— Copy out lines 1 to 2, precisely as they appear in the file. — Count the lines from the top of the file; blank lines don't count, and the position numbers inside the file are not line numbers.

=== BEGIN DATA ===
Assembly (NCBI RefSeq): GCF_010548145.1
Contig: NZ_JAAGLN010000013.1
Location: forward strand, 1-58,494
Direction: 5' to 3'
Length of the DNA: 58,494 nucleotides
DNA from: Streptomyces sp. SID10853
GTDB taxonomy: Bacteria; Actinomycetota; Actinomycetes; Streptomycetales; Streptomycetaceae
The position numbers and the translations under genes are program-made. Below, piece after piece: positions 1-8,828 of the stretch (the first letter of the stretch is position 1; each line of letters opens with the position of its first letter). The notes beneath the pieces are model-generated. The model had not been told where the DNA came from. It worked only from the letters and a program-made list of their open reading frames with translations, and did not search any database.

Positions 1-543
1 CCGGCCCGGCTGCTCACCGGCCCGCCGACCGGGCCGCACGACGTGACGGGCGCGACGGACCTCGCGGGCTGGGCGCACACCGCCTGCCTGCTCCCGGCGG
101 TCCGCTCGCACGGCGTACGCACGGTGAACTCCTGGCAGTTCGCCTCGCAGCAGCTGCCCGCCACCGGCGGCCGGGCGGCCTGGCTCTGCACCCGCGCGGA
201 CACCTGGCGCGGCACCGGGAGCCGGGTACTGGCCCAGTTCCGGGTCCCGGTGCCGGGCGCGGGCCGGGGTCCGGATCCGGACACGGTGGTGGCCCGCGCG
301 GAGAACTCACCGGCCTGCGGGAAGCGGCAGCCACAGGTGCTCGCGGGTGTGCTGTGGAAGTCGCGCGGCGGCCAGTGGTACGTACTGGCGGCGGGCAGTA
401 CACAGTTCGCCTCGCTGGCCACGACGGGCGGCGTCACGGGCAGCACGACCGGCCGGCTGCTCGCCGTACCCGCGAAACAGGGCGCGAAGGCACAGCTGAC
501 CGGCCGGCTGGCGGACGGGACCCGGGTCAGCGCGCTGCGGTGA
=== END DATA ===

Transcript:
Assembly (NCBI RefSeq): GCF_010548145.1
Contig: NZ_JAAGLN010000013.1